Thursday, December 27, 2018

What Jigsaw Puzzles Taught Me about Writing - and Life

My younger son often gives me a jigsaw puzzle for Christmas. As soon as I open the box, I lose interest in everything else in my entire life. Nothing else matters- NOTHING - as much as sitting hunched over the card table putting those thousand little pieces together.

This year he invited me to open that gift early. So on the day before Christmas Eve, that's just about all the two of us did. I stayed up late to work on the puzzle. I got up early to work on the puzzle. In the hours in between I worked on the puzzle.

Here it is, in all its splendor: Mont St. Michel, which our family visited on a trip to France fourteen years ago.

Now, much as I love jigsaw puzzles, it's hard for someone as addicted to "progress" as I am not to view them as, well, a total waste of time: to spend so many hours assembling something that will be disassembled the very next day! So I made a list of what I've learned about writing - and life - from jigsaw puzzles:

1. Even the most daunting puzzle can, and will, be completed by doggedly putting into place piece after piece after piece: one piece at a time.

2. Every single piece is important. Oh, the heartbreak when one puzzle piece turns out be missing and there is that great gaping hole in the picture! Details matter.

3. More often than not, the missing piece does turn up, albeit in some dark and dusty corner of the floor. Be willing to look in unexpected places.

4. Sometimes pieces that look SO MUCH as if they fit together. . . don't. You may not discover this until quite late in the process. Be prepared to revisit even your most confident assumptions.

5. It's truly helpful to get the border done first (my puzzle-whiz sister disagrees on this one!). Once you have a grasp of the overall size and shape, the overall concept of a project, the other pieces do start to fall into place.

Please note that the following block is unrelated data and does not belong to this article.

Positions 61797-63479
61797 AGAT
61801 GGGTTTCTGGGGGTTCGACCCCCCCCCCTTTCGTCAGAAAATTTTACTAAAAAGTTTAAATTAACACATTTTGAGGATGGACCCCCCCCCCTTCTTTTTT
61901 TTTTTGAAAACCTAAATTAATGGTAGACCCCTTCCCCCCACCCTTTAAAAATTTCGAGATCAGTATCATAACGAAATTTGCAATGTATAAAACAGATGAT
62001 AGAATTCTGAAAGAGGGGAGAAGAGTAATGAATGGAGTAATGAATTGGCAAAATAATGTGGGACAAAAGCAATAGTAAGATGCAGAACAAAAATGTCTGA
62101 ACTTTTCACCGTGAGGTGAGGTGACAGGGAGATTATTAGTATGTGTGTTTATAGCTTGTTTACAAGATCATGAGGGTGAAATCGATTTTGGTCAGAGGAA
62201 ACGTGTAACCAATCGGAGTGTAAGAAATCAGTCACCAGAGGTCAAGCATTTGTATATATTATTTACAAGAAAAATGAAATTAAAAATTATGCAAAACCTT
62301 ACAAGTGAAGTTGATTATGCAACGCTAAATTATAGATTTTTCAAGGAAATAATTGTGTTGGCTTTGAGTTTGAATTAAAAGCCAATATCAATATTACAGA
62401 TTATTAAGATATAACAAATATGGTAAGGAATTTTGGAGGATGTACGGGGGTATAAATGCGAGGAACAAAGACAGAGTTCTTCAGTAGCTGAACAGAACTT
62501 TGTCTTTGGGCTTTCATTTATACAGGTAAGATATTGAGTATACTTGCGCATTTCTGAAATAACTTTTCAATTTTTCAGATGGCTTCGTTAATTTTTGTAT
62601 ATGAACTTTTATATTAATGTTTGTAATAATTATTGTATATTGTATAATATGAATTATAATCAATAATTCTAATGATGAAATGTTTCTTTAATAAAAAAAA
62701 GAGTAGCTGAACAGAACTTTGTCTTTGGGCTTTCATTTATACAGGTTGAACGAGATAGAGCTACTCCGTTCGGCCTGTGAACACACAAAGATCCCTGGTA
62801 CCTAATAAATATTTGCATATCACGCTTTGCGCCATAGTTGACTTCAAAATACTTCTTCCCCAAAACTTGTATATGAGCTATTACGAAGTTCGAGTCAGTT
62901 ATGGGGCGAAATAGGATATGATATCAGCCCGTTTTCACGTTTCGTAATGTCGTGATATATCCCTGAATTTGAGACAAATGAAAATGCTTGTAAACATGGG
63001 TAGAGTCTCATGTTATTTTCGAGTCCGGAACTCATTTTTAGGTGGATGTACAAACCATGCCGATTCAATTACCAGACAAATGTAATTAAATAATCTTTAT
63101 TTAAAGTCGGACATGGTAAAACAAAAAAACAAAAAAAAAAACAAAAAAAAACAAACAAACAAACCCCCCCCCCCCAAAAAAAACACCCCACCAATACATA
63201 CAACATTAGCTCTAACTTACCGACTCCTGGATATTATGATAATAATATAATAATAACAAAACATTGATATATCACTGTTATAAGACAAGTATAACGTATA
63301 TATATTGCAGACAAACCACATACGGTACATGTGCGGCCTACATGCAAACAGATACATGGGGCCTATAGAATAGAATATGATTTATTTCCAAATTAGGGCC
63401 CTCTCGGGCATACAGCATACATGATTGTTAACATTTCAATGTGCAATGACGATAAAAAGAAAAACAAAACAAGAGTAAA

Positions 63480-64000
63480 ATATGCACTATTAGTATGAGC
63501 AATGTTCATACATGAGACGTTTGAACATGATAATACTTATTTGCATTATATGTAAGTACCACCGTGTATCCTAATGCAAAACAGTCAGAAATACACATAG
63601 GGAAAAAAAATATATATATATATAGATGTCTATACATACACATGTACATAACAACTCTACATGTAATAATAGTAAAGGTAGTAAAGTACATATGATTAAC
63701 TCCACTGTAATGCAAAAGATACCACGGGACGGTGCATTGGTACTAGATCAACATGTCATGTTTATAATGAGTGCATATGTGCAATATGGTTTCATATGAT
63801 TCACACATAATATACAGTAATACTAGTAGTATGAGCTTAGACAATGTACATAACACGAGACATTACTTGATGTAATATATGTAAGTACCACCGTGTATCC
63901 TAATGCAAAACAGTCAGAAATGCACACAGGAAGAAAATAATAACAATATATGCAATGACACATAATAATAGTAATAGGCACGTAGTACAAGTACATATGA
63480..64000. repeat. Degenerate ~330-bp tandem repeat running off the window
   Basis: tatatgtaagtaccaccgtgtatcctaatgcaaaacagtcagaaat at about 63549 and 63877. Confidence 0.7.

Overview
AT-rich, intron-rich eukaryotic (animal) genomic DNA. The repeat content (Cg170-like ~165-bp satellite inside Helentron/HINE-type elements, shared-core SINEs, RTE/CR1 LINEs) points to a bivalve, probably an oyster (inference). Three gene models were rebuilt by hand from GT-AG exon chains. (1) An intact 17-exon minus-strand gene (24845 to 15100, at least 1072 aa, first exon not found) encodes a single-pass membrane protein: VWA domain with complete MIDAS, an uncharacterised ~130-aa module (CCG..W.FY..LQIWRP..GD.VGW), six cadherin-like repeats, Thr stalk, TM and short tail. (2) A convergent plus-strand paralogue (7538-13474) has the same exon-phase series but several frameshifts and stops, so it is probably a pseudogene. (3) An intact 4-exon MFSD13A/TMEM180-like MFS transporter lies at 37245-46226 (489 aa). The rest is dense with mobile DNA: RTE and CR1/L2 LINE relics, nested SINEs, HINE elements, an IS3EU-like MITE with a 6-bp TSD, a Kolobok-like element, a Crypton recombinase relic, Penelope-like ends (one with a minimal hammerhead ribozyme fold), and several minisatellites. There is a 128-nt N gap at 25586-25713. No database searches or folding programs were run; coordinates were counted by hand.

6. If you're stuck on one section of a puzzle, take a break from it and turn to a different section. Or just move your chair to look at the problematic section from a different angle, or in different light.

7. Your eyes become trained to detect the slightest variations in shade and hue. It's exciting how much you can see once you set your eyes to seeing.

8. Puzzles are completed faster - and are more fun to do - when you do them with someone else. Yay for collaboration! (I owe more than I can say to my critique partners and editors).

9. Yes, jigsaw puzzles are an ephemeral accomplishment. But I've written many books that were never published, and most of my published books are now out of print. Life itself is ephemeral. That doesn't mean we shouldn't seize all the joy we can from life while we're here . . . including the joy of working on a Christmas-gift jigsaw puzzle.

Saturday, December 22, 2018

Taming To-Do List Terrors

The holiday season is always a time filled with hustle-and-bustle, but this year I'm feeling additionally daunted by the many tasks that loom before me in the year-to-come. The year will begin with the monthly ten-day visit of my little granddaughters, which means I won't even begin serious work until January is a third over. And there is so much to do in January - so much to do!! I have three mentees through the mentoring program sponsored by the Society of Children's Book Writers and Illustrators who are launching their six-month mentorship with me - and my first-ever online course to prepare for the spring semester (for which to date I've done nothing) - and contracts (with deadlines) on two new chapter books - and a verse novel I'm groping toward which is dear to my heart - and even a reading group I'm in on James Joyce's Ulysses (and if you think the reading for that is a breeze, you are greatly mistaken!)